First, a disclaimer: For those reading that haven’t gotten the chance to sit down and watch Black Mirror: Bandersnatch, don’t worry—no major spoilers here.
Netflix recently released another installment of their very successful series, Black Mirror. But this time, instead of releasing multiple episodes, they experimented with an interactive film, making it a prime example of “choose-your-own-adventure” media.
This means that while you are watching the movie, you are the one making decisions for the main character. Each time you are put in charge of a decision, you receive two options to choose between. These decisions, which vary from simple choices to major, life-altering ones, can drastically alter the direction of the film. All in all, there are five different endings, and depending on some of the decisions you make, your viewing can last anywhere from 40 to 90 minutes.
While you may think that this is a groundbreaking concept, think again: Interactive movies have been around since the 1960s. The first, Kinoautomat, premiered in Montreal, Quebec in 1967. Throughout the film, there were nine breaks in the action where a moderator stood up in front of the audience and had them vote between two options to advance the story. Can you imagine this happening in our movies theaters today? (Editor’s note: No, Matt Dennis, I cannot.)
Black Mirror: Bandersnatch is neat, but keep in mind that it's far from the first piece of "interactive cinema" ever made. Kinoautomat, for example was a Czech film made for a special cinema at the 1967 Expo where viewers could use buttons to vote on what happened next. pic.twitter.com/k3KTS49XA9
— Nathan Lawrence (@NathanBLawrence) December 29, 2018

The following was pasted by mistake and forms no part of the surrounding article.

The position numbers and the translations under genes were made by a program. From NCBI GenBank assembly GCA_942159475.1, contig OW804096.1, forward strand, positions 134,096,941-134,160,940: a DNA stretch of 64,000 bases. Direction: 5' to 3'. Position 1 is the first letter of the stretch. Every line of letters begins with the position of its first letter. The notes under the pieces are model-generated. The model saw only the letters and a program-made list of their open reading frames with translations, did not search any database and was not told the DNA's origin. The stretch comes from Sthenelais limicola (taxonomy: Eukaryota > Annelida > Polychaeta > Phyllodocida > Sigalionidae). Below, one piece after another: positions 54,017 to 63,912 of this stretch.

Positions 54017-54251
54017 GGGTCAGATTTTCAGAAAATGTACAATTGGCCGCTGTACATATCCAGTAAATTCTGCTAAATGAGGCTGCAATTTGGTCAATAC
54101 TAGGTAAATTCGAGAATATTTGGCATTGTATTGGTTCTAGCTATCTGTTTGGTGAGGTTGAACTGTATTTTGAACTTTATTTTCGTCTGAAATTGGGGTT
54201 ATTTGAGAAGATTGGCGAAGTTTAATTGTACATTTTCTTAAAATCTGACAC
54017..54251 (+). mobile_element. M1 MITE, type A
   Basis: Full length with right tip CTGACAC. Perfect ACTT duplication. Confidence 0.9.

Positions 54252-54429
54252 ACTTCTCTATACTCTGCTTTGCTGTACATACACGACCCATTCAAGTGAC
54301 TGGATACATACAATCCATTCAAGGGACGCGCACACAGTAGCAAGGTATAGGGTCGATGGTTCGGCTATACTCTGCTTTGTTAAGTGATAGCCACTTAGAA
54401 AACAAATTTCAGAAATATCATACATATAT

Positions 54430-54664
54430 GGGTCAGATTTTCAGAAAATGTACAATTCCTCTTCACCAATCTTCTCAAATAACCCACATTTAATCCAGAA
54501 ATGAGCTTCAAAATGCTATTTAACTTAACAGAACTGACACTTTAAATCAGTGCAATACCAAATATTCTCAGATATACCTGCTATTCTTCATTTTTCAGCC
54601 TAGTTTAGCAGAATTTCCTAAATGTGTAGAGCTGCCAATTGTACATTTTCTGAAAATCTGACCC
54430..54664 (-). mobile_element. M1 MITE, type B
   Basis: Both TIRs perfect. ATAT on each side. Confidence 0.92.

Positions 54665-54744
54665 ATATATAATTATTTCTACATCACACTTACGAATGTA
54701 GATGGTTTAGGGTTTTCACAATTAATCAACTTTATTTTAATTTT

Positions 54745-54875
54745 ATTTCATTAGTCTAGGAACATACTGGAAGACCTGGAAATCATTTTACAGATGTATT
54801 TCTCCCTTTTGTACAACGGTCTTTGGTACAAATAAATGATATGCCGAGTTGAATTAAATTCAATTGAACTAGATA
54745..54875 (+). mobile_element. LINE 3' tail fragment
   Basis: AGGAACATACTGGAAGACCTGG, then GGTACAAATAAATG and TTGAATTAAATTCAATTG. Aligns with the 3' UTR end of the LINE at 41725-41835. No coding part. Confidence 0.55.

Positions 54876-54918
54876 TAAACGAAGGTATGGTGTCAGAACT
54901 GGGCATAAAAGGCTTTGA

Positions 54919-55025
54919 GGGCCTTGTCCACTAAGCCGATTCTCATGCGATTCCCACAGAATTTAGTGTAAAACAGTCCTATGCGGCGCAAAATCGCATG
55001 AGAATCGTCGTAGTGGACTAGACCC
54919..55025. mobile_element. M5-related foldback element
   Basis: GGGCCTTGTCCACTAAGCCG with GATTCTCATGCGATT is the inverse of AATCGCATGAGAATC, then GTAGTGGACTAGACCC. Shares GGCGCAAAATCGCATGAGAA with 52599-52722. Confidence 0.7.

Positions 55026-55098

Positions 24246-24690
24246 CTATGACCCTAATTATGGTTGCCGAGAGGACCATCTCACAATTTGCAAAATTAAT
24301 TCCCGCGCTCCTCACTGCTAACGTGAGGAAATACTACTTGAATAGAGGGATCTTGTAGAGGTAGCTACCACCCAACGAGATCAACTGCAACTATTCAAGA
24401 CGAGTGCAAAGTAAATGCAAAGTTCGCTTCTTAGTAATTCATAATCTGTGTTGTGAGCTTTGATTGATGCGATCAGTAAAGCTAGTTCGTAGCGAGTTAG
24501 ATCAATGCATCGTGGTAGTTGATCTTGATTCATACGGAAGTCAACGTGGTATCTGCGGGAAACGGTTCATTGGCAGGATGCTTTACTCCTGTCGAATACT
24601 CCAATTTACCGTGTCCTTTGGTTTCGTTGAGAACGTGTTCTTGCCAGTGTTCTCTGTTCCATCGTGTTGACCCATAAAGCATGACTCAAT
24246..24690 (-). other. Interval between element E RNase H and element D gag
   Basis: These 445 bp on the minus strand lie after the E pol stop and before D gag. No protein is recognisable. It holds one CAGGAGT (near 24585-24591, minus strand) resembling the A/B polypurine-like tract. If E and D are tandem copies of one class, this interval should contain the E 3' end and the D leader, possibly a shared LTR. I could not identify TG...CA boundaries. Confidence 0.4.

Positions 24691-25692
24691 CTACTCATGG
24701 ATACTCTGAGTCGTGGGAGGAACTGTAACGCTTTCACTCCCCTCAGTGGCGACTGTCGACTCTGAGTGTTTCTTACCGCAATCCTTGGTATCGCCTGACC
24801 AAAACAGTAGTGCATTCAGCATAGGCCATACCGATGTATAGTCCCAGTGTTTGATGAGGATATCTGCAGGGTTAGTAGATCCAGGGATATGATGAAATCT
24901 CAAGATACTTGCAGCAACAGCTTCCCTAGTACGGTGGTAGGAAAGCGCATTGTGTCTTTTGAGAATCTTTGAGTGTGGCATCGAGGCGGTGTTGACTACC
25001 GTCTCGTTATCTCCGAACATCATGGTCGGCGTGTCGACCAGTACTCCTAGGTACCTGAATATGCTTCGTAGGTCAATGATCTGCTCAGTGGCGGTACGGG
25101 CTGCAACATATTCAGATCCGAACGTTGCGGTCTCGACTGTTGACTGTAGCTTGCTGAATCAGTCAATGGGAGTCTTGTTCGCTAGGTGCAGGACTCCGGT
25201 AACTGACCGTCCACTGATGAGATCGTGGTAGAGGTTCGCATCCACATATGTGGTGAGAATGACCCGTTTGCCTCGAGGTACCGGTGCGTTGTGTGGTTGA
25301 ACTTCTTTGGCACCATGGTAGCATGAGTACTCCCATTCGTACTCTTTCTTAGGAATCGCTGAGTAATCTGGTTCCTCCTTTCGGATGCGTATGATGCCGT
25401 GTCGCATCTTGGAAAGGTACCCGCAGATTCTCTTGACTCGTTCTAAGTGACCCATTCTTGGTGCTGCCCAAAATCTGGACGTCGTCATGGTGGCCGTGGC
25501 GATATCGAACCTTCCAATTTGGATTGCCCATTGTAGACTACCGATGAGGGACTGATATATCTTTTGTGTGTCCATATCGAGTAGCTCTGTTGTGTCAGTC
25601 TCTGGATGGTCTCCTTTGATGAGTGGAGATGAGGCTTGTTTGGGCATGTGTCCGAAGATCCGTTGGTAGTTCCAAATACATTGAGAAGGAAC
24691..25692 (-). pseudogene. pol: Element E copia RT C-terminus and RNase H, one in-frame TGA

Kinoautomat is not the only example of choose-your-own-adventure media. For any gamers out there, making decisions for characters is something with which you’re already familiar. Video games are the perfect platform for choose-your-own-adventure stories; they keep you engaged the entire time and immerse you in the story.
A recent example is Red Dead Redemption 2, a game that allows you to take control of the life of an old western cowboy. Similar to Bandersnatch, the decisions that you can make range from minor to major. If you ask me, it’s no coincidence that we were introduced to Bandersnatch in a time when we’re seeing a rise in video game hysteria.
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The concept of Honor is deeply integrated into Red Dead Redemption 2, influencing interactions with the world around you. Rescue townsfolk from danger, mercifully disarm a dueling opponent, peacefully surrender to a lawman – are among the many positive Honor actions you can take. While malicious actions like harming innocents or engaging in larceny will lower Arthur’s honor. Your level of Honor will have unique consequences and benefits based on the decisions you make. #RDR2
Okay, now for what I’m sure you’ve all been waiting for: my personal hot take.
Black Mirror has been one of my favorite shows since I first binge-watched it on Netflix a few years back. My favorite part about the series is how well the stories are written. Each episode has a gripping theme that leaves you pondering how the world is constantly integrating itself with technology and what that means for us.
My fear with this choose-your-own-adventure film, though, is that I might not end up with the type of amazing ending that I know the Black Mirror writers are capable of providing. Giving viewers this much power seems like a major risk—if they get an ending that they don’t like, after all, they might not be enticed to go back and watch the others. (As I mentioned earlier, there are five core endings in Bandersnatch, and as someone who has seen all five, let me tell you: some are better than others, and there is a clear best.) This might be a little harsh considering it was their first crack at the format, but I hold them to a high standard.
Black Mirror: Bandersnatch was a success, and I truly think anyone interested in new media will enjoy it. Even though we have seen other examples of choose-your-own-adventure media, we have never seen one so readily available to the public. (Like anything else, being the first dog to the bowl counts.)
I hope that we continue to see popular media outlets take risks and experiment with this interactive format. What show do you think should create its own choose-your-own-adventure episode or film?